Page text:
18. ^ Fulco, Ivan. "Griefer: non chiamatemi vandalo, sono un attivista dei mondi virtuali!". La Stampa. Accessed August 10, 2008. (Italian)
  19. ^ Brownlee, John. "John Edwards Meets Second Life 'Feces Spewing Obscenity'". Wired. 2 March 2007.
  20. ^ Giles, Jim. "Virtual entrepreneurs and 'griefers' spoil the fantasy of online worlds". New Scientist. Vol.195, Iss.2619. Pp.28–29. 1 September 2007.
  21. ^ "Pink penis attack on Second Life chat show".  
  22. ^ Peterson, Chris "Petey" (20 December 2006). "Room 101 vs. Anshe Chung. Gross Genitals Grief Graef, Commandeer CNET Conference. A Room 101 Special Report". Second Life Safari at  
  23. ^ Bakioglu, Burcu. "Governance in Virtual Worlds: Grief Play, Hacktivism & LeakOps in Second Life". Retrieved 2014-08-20. 
  24. ^ Ludlow, Peter. Watching the Watchers: Power and Politics in Second Life (Part Two). 12 April 2010.
  25. ^ Prim, Proper. "Evidence of Script Stealing Exploit Surfaces". The Griefer Herald. 3 August 2008. Accessed August 10, 2008.
  26. ^ "nexisonline blog: ShoopedLife Broken". N3X15. Retrieved 2009-07-17. 

Additional reading

  • Bakioğlu, B. (2009). Spectacular Interventions of Second Life: Goon Culture, Griefing, and Disruption in Virtual Spaces." Journal of Virtual Worlds Research, 1(3).
  • Bakioğlu, B. (2012). "Negotiating Governance in Virtual Worlds: Grief Play, Hacktivism & LeakOps in Second Life." New Review of Hypermedia & Multimedia, (18) 4, 237-259. Available from
  • Giles, Jim. "Second Life – under attack". New Scientist. Vol.195, Iss.2619. Pp. 52–53. 1 September 2007.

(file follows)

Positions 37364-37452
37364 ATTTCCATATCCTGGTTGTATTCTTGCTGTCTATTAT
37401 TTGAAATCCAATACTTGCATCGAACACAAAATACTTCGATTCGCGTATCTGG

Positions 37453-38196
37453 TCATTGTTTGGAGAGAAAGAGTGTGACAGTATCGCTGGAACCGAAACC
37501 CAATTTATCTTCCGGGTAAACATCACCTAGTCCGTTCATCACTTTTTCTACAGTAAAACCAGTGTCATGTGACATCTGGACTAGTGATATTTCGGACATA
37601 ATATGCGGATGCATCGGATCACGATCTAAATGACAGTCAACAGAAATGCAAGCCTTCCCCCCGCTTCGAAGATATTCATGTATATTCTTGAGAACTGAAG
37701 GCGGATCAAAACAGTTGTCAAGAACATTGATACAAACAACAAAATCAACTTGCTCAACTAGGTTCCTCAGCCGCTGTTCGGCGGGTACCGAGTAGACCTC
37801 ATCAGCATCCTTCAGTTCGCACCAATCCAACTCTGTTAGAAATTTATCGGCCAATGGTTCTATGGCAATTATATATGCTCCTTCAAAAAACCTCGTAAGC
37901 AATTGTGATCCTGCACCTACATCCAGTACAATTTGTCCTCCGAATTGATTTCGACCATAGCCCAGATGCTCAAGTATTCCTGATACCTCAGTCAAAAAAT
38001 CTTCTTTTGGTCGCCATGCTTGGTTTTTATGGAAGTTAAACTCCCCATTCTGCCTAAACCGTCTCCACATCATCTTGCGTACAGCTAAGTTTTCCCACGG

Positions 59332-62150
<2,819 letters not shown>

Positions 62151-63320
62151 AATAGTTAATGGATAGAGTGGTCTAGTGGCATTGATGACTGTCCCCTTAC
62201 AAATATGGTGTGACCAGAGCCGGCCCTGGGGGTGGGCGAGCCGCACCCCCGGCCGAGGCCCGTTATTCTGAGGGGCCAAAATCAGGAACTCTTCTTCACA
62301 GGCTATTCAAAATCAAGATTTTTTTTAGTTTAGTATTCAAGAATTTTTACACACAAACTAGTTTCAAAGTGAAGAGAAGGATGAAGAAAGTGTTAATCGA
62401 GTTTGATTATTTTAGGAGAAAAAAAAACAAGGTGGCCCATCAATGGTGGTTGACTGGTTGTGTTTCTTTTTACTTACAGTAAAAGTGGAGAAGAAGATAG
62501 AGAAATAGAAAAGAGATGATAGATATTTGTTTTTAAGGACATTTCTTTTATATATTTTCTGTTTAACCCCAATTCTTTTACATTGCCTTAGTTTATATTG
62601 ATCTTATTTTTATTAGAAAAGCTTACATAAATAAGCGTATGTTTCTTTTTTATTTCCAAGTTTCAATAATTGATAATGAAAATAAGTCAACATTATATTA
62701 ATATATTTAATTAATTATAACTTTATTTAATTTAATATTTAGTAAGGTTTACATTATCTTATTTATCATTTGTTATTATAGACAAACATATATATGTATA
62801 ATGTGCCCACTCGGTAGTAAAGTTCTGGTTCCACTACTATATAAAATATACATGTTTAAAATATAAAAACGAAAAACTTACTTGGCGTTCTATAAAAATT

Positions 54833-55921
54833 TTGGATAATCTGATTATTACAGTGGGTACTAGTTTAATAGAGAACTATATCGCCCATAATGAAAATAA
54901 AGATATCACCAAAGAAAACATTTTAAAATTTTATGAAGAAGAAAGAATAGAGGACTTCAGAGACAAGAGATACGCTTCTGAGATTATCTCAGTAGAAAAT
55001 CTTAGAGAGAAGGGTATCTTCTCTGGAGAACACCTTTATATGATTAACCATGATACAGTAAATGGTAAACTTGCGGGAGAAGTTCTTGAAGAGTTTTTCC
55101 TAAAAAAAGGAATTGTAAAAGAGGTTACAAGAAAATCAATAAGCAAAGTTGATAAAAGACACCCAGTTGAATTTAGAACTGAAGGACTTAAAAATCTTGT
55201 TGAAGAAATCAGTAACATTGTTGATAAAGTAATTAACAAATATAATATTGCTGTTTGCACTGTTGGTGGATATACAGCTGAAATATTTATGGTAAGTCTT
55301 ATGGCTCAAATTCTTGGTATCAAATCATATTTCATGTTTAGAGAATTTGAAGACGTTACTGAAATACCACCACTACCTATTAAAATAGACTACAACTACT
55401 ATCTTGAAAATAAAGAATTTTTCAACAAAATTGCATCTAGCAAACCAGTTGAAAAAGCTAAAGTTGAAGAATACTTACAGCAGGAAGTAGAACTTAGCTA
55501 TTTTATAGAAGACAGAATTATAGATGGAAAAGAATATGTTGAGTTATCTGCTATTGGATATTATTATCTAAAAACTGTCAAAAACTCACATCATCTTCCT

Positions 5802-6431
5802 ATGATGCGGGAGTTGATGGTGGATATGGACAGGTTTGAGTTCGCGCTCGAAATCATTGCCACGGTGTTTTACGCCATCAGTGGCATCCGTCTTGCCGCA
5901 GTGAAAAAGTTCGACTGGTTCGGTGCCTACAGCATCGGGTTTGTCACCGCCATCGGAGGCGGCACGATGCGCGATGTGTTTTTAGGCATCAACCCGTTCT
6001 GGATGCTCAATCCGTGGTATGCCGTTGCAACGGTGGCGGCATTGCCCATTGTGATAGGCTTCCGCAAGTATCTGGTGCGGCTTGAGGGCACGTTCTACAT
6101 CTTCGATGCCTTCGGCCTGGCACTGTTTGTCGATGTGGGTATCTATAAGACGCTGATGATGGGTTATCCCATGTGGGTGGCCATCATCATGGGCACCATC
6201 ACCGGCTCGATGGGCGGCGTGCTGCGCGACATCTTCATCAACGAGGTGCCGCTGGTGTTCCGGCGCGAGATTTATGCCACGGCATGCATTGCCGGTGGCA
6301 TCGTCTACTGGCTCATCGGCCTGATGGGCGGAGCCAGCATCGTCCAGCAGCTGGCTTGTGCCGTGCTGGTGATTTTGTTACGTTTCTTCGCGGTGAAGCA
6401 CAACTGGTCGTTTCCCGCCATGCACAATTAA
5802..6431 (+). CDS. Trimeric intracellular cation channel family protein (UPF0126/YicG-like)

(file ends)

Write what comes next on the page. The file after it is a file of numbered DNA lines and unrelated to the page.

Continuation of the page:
• Levine, Alec. Play Harms: Liability and the Play Conceit in Virtual Worlds. 41 McGeorge L. Rev. 929. 2009-2010.
  • "How should Edwards respond to virtual vandalism?" The Telegraph. (Nashua, NH). 15 March 2007.
  • Wolff, Josephine Charlotte Paulina (2012). Unraveling Internet identities: accountability & anonymity at the application layer (M.Eng.).  
This article was sourced from Creative Commons Attribution-ShareAlike License; additional terms may apply. World Heritage Encyclopedia content is assembled from numerous content providers, Open Access Publishing, and in compliance with The Fair Access to Science and Technology Research Act (FASTR), Wikimedia Foundation, Inc., Public Library of Science, The Encyclopedia of Life, Open Book Publishers (OBP), PubMed, U.S. National Library of Medicine, National Center for Biotechnology Information, U.S. National Library of Medicine, National Institutes of Health (NIH), U.S. Department of Health & Human Services, and, which sources content from all federal, state, local, tribal, and territorial government publication portals (.gov, .mil, .edu). Funding for and content contributors is made possible from the U.S. Congress, E-Government Act of 2002.
Crowd sourced content that is contributed to World Heritage Encyclopedia is peer reviewed and edited by our editorial staff to ensure quality scholarly research articles.
By using this site, you agree to the Terms of Use and Privacy Policy. World Heritage Encyclopedia™ is a registered trademark of the World Public Library Association, a non-profit organization.

Copyright © World Library Foundation. All rights reserved. eBooks from Project Gutenberg are sponsored by the World Library Foundation,
a 501c(4) Member's Support Non-Profit Organization, and is NOT affiliated with any governmental agency or department.